The outputs of A/D converters 18 and 20 are tri-stated onto a data bus and are fed to data input buffers 22 and 24, respectively, in a conventional manner. Data input buffers 22 and 24 may be configured from random access memory.
As can be readily seen by those of ordinary skill in the art, the ECG lead 10, amplifier 14, A/D converter 18 and data input buffer 22 form a first input channel of the apparatus of the present invention. Similarly, ECG lead 12, amplifier 16, A/D converter, and data input buffer 24 form a second input channel of the apparatus of the present invention.
Data input buffers 22 and 24 are accessible by processor 26 via the data bus 28 and an address bus 30. Processor 26 also has access to solid state bulk memory 32 via the data and address busses 28 and 30. Processor 26 can access output buffer 34 via the busses. Output buffer 34 may also be configured from random access memory. A 32k byte random access memory can be used to form data input buffers 22 and 24, output buffer 34, as well as program store 36 for processor 26. Low power memory should be used to minimize battery consumption.
Processor 26 may be any one of many available 8 bit microprocessors, such as the 68HC11 manufactured by Motorola. It has been found satisfactory to operate this processor at a clock frequency of 2 MHz.
Solid state bulk memory 32 may be configured by random access memory, or other similar memory. Currently, it is preferable to configure solid state bulk memory storage 30 from 64 one-megabit dynamic random access memory devices (DRAMs), having low standby current. The Toshiba TC511000P/J-12 has been found to be satisfactory.
In normal operation, DRAM devices must be periodically refreshed. The recommended refresh rate for such devices is in the neighborhood of eight milliseconds. This refresh rate is based typically upon worst-case operating conditions including temperature. Most DRAM devices are rated to 70° C. When DRAMs are used in apparatus according to the present invention, it is not likely that the operating temperature of such devices will exceed 45° C. This being the case, significant de-rating of the refresh rate is possible. At room temperature, i.e., 25° C., a refresh cycle every 150 milliseconds has been found to be satisfactory for the present invention, while at 45° C. a refresh cycle every 80 milliseconds has been found to be satisfactory for the present invention. In the presently-preferred embodiment the refresh rate should change approximately exponentially with temperature, although those of ordinary skill in the art will realize that a linear change or other change will function. By significantly decreasing battery power consumption, the present invention makes possible truly "portable" solid state ECG storage units. A thermosensor may be incorporated in apparatus of the present invention to determine the operating temperature of the components. This sensor may be used in a conventional manner to control circuitry which directs the initiation of refresh cycles for the DRAMs from a rate of approximately 150 mSec. at room temperature to one of 80 mSec at 45° C. By so controlling the refresh rate of the DRAMs, power consumption is significantly lowered without sacrificing data retention.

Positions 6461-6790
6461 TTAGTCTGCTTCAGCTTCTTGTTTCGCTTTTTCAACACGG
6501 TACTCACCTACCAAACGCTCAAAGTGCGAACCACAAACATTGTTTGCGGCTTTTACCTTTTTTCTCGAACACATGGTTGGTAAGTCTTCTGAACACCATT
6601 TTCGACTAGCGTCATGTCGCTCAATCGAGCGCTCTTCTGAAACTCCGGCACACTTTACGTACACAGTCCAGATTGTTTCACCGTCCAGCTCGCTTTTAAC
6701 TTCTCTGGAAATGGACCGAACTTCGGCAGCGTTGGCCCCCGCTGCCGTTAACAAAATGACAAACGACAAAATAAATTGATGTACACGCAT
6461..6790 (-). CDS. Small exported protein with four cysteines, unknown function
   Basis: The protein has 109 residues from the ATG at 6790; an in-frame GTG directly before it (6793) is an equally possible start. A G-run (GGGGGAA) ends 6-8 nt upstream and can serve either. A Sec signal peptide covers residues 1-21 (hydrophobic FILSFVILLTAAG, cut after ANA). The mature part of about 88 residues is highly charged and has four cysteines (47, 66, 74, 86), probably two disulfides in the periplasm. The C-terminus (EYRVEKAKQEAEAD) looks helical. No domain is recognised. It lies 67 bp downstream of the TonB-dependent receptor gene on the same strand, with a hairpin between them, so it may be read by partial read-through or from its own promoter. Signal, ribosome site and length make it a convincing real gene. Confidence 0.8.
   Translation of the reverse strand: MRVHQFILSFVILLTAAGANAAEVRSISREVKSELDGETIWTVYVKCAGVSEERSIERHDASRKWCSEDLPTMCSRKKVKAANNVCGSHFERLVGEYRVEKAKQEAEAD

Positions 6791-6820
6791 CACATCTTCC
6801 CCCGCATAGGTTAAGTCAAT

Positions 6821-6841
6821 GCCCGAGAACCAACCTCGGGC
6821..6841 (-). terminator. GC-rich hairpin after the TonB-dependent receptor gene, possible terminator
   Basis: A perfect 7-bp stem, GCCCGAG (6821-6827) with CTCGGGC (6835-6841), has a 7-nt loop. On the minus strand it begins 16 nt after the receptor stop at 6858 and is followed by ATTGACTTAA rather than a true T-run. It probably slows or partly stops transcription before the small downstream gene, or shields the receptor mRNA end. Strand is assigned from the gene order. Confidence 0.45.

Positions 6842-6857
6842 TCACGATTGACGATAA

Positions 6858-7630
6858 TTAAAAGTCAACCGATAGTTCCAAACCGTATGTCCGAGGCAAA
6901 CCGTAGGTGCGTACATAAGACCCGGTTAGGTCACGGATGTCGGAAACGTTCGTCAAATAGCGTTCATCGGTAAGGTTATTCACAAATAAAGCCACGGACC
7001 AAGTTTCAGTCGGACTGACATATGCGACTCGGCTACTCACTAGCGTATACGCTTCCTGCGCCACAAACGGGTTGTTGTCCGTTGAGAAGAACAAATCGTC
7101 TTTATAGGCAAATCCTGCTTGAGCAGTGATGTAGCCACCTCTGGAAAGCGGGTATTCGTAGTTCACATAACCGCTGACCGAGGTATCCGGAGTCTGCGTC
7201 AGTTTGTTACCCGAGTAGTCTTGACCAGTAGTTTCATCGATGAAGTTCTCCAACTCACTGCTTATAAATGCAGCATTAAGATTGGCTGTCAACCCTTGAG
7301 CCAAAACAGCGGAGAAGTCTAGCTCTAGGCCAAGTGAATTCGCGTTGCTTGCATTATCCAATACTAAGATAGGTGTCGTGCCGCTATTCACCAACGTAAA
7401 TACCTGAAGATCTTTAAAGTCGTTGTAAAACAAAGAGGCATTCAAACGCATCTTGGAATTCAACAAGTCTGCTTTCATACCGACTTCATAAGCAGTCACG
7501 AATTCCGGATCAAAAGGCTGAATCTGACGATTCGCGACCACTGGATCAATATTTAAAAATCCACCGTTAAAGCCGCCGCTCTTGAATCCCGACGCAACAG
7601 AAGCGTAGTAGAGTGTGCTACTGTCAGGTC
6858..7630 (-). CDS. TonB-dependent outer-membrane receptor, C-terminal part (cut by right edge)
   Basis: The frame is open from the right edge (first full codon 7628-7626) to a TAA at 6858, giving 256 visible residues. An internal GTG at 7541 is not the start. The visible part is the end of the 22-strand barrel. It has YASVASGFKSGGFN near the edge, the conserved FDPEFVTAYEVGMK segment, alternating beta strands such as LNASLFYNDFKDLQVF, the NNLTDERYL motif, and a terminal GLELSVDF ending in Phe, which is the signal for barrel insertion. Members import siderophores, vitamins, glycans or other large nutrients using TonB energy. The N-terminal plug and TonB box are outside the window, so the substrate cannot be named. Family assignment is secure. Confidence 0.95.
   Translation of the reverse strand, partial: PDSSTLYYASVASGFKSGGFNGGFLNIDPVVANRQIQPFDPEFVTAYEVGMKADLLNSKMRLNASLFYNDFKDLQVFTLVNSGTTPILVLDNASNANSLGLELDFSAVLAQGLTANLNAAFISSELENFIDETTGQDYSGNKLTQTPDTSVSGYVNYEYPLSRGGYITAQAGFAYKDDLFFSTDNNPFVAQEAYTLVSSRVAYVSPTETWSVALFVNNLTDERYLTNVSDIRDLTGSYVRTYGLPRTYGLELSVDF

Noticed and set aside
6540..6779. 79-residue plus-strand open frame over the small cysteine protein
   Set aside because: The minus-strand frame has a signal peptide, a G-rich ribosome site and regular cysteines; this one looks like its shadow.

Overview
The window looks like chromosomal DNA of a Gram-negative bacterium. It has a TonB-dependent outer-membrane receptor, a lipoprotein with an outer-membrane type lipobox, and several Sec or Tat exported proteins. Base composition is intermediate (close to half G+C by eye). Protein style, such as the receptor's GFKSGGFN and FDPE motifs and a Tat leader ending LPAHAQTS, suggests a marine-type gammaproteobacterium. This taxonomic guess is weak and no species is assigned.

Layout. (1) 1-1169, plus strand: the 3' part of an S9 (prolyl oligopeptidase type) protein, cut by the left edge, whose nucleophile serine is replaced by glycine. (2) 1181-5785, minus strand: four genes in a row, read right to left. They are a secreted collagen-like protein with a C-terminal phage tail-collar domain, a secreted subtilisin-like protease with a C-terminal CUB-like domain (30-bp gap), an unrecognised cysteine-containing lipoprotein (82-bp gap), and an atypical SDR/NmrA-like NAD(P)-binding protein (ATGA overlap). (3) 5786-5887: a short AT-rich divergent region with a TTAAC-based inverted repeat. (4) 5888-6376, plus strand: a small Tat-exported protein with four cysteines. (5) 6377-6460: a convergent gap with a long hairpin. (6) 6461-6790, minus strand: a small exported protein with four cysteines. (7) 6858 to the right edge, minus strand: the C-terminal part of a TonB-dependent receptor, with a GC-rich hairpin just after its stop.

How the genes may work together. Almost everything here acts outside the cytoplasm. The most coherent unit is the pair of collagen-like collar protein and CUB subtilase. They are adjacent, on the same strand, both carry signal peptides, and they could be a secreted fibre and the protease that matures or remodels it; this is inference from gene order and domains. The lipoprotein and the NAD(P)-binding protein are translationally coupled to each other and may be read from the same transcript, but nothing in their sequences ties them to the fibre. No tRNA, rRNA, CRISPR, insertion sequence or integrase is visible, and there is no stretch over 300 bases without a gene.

In a preferred embodiment, thermistor 40 and resistor 42 form a voltage divider, the output of which is digitized by an A/D converter inside of processor 26. Processor 26 in turn controls the refreshing of the DRAMs at a rate controlled by a table accessed by processor 26 using the value digitized from the voltage divider. Use of processors to control refresh of DRAMs is known. One novel feature of the present invention is to adjust the refresh rate according to the ambient temperature.
A major function of processor 26 is to compress the raw data stored in data input buffers 22 or 24 and store the compressed data in such a way that 24 hours of ECG signals may be reproduced to enable later ECG analysis. Operation of processor 26 and solid state bulk memory 32 will be described with reference to FIGS. 2 through 7.